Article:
After the success of First Blood, a sequel was inevitable and a franchise began. Hence, Rambo: First Blood Part II was released in 1985. Directed by George Cosmatos, the film stars Stallone (Rambo), Crenna (Trautman), Charles Napier (Marshall Murdock), and Julia Nickson (Co), with Martin Kove in a smaller role.

In prison for the events in Oregon, Colonel Trautman approaches Rambo with a special covert recon mission to find and photograph missing POWs in Vietnam. Rambo accepts, and with the help of Co, a Vietnamese woman, he finds a POW. Making it back to the extraction point under heavy fire, Murdock, a bureacrat, orders Rambo's mission aborted, as he doesn't want any POWs recovered. Now his mission truly begins, as Rambo sets out to free the rest of the POWs, escape Vietnam, and get revenge on Murdock.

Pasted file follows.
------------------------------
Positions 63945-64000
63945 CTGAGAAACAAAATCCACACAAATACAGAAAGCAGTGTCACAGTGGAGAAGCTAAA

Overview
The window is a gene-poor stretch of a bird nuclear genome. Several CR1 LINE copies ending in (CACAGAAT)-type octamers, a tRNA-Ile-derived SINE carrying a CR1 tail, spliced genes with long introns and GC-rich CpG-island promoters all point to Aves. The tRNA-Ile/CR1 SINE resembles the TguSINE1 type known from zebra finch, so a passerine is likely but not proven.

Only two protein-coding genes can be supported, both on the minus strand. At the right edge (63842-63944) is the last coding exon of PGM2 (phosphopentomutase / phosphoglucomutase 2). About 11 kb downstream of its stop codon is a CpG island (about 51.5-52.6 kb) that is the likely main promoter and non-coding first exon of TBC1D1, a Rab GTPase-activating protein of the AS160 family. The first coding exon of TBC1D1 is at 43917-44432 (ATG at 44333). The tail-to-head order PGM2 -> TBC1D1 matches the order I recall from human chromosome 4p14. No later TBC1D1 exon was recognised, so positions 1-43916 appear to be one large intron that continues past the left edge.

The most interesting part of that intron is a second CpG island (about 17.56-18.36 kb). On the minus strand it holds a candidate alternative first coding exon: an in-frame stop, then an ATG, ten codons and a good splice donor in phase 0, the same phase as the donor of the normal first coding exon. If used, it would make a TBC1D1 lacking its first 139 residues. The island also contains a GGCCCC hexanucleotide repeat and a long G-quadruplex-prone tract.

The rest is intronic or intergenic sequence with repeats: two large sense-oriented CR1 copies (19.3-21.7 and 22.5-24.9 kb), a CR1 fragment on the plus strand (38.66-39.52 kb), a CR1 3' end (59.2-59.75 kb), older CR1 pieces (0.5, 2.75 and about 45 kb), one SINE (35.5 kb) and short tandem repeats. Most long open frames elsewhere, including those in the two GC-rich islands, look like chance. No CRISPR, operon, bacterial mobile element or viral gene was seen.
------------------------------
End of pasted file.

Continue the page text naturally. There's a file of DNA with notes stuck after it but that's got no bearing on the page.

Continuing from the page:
Rambo III concluded the extremely successfully trilogy in 1988. Directed by Peter MacDonald, the film stars Stallone (Rambo), Crenna (Trautman), Kurtwood Smith (Griggs), and Marc de Jonge (Colonel Zaysen). Unfortunately, the film suffered from bad timing, as the Cold War was basically over, and Rambo was still fighting the Soviets.

Now living in Thailand, Rambo is offered a chance to assist Trautman in a special covert op to investigate Russian Colonel Zaysen's stranglehold in his Afghani sector. Rambo declines, as he believes his war is over. However, when Trautman is captured by Zaysen and the military refuses to rescue him, Rambo goes to Afghanistan to free him, aided only by the Mujahedeen rebels who oppose the Soviet invasion.